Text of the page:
21 Oct pharmacy decoration
There’s an Arab saying that says “trust is half of the contract”.
This article explains why design alone cannot improve the working life (and profit) of your pharmacy. And this is an architect talking!!
My name is Fiona Sartoretto Verna and on behalf of the world leader in pharmacy design of the same name, I have been working in Saudi Arabia. It is here that I have gained experience both in the positive and negative. I have met amazing people, fantastic workers and great businessmen. People who have chosen to invest not only for profit but most of all for the good of their people, in order to help the Kingdom grow and contribute to it becoming a better place. Like in many other places there are people who have tried to make the most of our business know-how, commissioning us with a project yet going ahead in secret and cutting corners. These pharmacies may evoke the Sartoretto Verna™ style but they have nothing to do with what we offer. On the one hand, imitation is the sincerest form of flattery and confirms our success yet on the other hand they it creates problems not only for the pharmacy in question but also the customers.
Consequences for the customer:
– He who imitates does so in order to reduce spend which also brings a reduction in quality and unfortunately also safety. Cutting back on the certainties that Sartoretto Verna™ provides (materials, electrical components, toxicity, and stability) means not taking the right amount of care for the health of one’s clients;
– Cheap products are modular. Giving up on flexibility limits your ability to meet the clients’ individual needs.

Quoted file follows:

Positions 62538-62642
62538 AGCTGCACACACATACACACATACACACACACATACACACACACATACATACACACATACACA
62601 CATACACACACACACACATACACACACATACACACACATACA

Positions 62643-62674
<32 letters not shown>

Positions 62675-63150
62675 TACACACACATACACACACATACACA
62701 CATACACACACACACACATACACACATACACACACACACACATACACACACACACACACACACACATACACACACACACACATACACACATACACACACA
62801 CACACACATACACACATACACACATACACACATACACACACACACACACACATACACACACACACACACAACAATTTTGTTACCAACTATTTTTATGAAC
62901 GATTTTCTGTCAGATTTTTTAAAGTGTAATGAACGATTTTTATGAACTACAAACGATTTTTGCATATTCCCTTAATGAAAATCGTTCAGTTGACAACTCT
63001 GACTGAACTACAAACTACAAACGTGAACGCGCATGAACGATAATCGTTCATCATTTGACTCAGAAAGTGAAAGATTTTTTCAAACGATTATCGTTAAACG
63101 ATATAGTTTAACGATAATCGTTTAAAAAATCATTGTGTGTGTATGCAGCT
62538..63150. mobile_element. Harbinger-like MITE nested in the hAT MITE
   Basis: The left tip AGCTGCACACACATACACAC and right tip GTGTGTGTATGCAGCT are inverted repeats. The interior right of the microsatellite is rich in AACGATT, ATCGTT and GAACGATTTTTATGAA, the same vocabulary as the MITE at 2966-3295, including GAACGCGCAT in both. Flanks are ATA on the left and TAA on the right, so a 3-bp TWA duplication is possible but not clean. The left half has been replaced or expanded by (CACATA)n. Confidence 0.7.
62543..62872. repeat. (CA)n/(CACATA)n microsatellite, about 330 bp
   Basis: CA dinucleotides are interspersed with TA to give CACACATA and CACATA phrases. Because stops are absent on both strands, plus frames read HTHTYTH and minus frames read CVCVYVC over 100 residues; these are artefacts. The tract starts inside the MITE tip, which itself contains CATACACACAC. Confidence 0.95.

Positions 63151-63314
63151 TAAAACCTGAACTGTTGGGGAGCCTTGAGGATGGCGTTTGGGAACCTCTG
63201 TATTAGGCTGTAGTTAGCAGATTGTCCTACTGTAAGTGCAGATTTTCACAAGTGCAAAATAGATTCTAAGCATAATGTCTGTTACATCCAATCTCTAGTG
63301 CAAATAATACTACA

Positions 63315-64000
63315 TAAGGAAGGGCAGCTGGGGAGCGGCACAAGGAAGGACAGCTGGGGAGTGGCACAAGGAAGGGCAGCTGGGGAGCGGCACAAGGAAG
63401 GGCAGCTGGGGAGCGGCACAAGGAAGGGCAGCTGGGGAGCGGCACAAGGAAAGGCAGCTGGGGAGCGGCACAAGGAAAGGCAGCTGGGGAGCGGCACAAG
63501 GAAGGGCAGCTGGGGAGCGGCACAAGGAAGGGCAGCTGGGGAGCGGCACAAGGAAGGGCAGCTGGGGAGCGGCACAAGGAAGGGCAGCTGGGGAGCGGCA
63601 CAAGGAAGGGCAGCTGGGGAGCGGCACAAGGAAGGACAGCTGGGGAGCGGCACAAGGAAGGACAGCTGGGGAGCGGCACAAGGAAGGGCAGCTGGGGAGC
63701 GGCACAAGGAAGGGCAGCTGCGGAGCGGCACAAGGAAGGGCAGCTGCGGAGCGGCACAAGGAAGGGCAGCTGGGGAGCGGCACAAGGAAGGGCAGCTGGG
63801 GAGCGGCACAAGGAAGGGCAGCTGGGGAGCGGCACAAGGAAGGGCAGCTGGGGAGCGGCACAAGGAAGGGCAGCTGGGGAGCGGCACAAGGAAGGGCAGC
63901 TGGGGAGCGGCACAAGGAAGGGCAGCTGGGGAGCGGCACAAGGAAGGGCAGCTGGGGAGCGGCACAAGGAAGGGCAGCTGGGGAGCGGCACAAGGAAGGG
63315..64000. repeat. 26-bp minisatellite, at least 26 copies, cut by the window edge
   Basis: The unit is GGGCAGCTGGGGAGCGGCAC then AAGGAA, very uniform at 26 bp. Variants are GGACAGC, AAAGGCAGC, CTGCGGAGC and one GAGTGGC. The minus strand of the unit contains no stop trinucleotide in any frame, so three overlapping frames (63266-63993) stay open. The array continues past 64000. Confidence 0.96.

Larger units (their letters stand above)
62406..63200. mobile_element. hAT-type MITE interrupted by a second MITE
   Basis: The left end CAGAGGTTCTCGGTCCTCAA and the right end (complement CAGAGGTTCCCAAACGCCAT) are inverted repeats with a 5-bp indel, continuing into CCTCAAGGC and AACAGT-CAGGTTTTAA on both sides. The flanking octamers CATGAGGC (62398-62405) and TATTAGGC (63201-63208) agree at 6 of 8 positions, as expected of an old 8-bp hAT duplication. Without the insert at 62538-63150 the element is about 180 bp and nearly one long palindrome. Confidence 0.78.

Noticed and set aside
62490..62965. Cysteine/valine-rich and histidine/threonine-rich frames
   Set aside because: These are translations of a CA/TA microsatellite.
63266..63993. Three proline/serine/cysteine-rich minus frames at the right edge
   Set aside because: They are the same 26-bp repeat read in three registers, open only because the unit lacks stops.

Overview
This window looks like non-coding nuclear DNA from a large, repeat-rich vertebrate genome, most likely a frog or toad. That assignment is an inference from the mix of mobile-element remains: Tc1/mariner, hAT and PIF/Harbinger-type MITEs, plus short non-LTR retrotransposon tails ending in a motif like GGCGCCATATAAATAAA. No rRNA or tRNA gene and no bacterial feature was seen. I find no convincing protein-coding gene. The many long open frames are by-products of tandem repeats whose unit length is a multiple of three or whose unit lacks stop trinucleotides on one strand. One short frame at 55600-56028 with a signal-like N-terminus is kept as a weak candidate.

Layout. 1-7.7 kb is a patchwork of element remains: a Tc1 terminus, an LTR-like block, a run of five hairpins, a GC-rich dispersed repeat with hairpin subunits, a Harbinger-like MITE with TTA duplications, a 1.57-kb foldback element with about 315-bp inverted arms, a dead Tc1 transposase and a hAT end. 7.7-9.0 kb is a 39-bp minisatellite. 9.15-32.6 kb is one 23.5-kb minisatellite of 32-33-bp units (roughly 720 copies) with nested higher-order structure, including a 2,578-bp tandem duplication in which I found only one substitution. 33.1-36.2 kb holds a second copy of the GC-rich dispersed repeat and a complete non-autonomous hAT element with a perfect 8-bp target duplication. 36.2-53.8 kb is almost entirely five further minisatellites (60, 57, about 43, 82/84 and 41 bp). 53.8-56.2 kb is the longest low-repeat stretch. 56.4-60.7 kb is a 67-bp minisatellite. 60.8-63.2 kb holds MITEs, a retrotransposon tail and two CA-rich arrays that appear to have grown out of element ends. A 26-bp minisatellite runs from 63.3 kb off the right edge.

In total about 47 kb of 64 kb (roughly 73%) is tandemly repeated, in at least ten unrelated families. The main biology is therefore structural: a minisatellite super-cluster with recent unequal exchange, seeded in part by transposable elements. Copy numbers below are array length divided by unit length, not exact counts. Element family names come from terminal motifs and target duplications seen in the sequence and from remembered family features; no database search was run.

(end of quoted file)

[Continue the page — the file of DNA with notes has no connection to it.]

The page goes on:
– Saving money on lighting, materials, service for the customers and the right amount of space for pharmacists to carry out their work means generally not keeping people’s wellbeing at heart.
Customers should be welcomed into a pharmacy that inspires wellness and happiness and the staff should have an environment that is conducive to their professionalism and allows them to give 100%.
Consequences for the investor:
1)Money has been invested but 2) there will not be the return on investment they hoped for.
Giving up on a project that is based on a solid relationship built with professionals in the field, fruit of detailed analysis of the location, its customers, the physical characteristics of the building and the position that the pharmacy holds in the market means building a car without a motor.
Is it really worth the risk? You decide. In the meantime, I would like to explain how to recognize the quality of a Sartoretto Verna™ pharmacy:
Look for the brand with the horse and “made in
Italy” to certify that it really is a Sartoretto Verna™ pharmacy.
Planning a pharmacy or a chain of pharmacies means planning a business. It all starts from an idea that is the result of a detailed analysis of the location, the customers, and the needs they have. The idea then becomes concrete by combining architecture and design with the study of categories, consumer behavior and visual merchandising.
Once all of the premises have been satisfied we get to the project, to a design proposal that has been studied down to the very last detail in order to meet all the needs of the target clientele. Once the circle is closed, the motor is ready for the Grand Prix!
Design alone won’t bring tangible results. Design is a means to an end but it is not everything. The end is meeting people’s needs. Customers must be guided in their product choice, we must help them to find answers, and they must be spoilt with amazement. These are just some of the things to consider when you invest in a pharmacy. There is a fine balance to obtain and this can only be done by people who have experience and the sensitivity to understand what is needed for each individual business.
So who wins the Grand Prix? He who has a fast car, safety tested and obviously who goes faster than the rest. Sartoretto Verna™ can provide you with a fast car, fitted with the best technology and a great team to provide support each and every day in the construction and refinement of your car so that you can OVERSHOOT your established targets.
In conclusion…keep an eye out for the HORSE in the pharmacy. The horse wins the Grand Prix!